The way in which Thomas effected the arrest is another matter. The fact that Thomas had probable cause to arrest the plaintiff does not immunize him from claims that the use of handcuffs was unnecessary or that the handcuffs were applied with excessive force. The defendants assert that it was the unwritten standard practice of the South Berwick police department to use handcuffs when an arrestee is transported to the police station, Affidavit of Dana P. Lajoie, Exh. B to Defendants' Statement, at ¶ 3, and that the fact that the plaintiff could not be transported in the back of Thomas's cruiser due to the modifications made for transport of the police dog meant that he had to be handcuffed for the officer's safety, Thomas Aff. ¶ 7. Neither of these assertions establishes that no Fourth Amendment violation occurred, as a matter of law.

The summary judgment record does not present evidence indicating that any of the considerations used to evaluate the use of force in making an arrest under the Fourth Amendment required Thomas to handcuff the plaintiff, or to leave the handcuffs in place and unadjusted after the plaintiff complained of pain, or that they required the fingerprinting officer to cause the plaintiff pain. These considerations include: the nature of the crime committed, its severity, the threat of danger to the officer and society, and whether the suspect is actively resisting arrest or attempting to evade arrest. Comfort, 924 F. Supp. at 1228. This was a minor and nonviolent crime. There is no evidence that the plaintiff presented any danger to Thomas or to society or that he was resisting arrest.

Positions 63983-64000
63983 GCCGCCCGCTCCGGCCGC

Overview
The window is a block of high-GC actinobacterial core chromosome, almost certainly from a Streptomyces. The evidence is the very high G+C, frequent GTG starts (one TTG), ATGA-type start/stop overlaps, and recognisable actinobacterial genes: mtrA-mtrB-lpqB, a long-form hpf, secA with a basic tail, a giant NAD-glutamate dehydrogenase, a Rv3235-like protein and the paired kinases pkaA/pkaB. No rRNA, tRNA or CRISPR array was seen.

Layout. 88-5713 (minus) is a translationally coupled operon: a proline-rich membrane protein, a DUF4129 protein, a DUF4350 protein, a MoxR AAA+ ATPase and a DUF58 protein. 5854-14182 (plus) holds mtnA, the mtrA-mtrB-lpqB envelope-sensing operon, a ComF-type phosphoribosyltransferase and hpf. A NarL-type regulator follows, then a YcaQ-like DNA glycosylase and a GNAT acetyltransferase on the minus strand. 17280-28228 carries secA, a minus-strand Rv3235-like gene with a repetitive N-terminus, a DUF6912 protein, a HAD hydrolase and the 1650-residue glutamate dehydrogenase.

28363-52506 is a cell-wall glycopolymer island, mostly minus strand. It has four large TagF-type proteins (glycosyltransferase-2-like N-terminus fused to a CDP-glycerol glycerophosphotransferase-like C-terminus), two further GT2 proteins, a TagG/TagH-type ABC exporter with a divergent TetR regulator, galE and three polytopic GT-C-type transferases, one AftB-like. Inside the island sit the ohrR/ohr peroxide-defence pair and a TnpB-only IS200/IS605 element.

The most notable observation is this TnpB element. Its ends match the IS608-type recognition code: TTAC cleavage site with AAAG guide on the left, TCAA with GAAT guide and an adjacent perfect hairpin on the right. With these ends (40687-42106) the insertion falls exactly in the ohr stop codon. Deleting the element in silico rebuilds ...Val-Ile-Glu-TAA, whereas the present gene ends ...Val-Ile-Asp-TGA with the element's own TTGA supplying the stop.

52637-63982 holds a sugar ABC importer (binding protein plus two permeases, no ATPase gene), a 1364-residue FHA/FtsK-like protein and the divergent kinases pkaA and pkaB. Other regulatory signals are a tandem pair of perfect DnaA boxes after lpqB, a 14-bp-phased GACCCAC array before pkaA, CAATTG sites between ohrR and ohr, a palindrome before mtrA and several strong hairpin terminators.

The parties agree that analysis of a claim of qualified immunity involves two steps. First, the court must consider whether the right allegedly violated was clearly established at the time of the incident. If so, the court must determine whether a reasonable officer under the circumstances present at the time of the incident could have believed that the challenged action was lawful in light of the information he possessed. Anderson v. Creighton, 483 U.S. 635, 639-40 (1987); McLain, 847 F. Supp. at 974-75. The Fourth Amendment protects against the use of excessive force by police officers carrying out an arrest, and this right is unquestionably an "established right" for the purposes of qualified immunity analysis. Comfort, 924 F. Supp. at 1228. The standard for the second element of the test is one of objective reasonableness. Anderson, 483 U.S. at 641. This standard is "comparatively generous to the police in cases where potential danger, emergency conditions or other exigent circumstances are present." Roy, 42 F.3d at 695. But, accepting the plaintiff's version of what transpired on the morning in question, there were no exigent circumstances, emergency conditions, or indications of potential danger. When the use of excessive force in effecting an arrest is at issue, the question is whether the officer's actions were "objectively reasonable in light of the facts and circumstances confronting [him], without regard to [his] underlying intent or motivation." Dean v. City of Worcester, 924 F.2d 364, 367 (1st Cir. 1991) (quoting Graham, 490 U.S. at 397).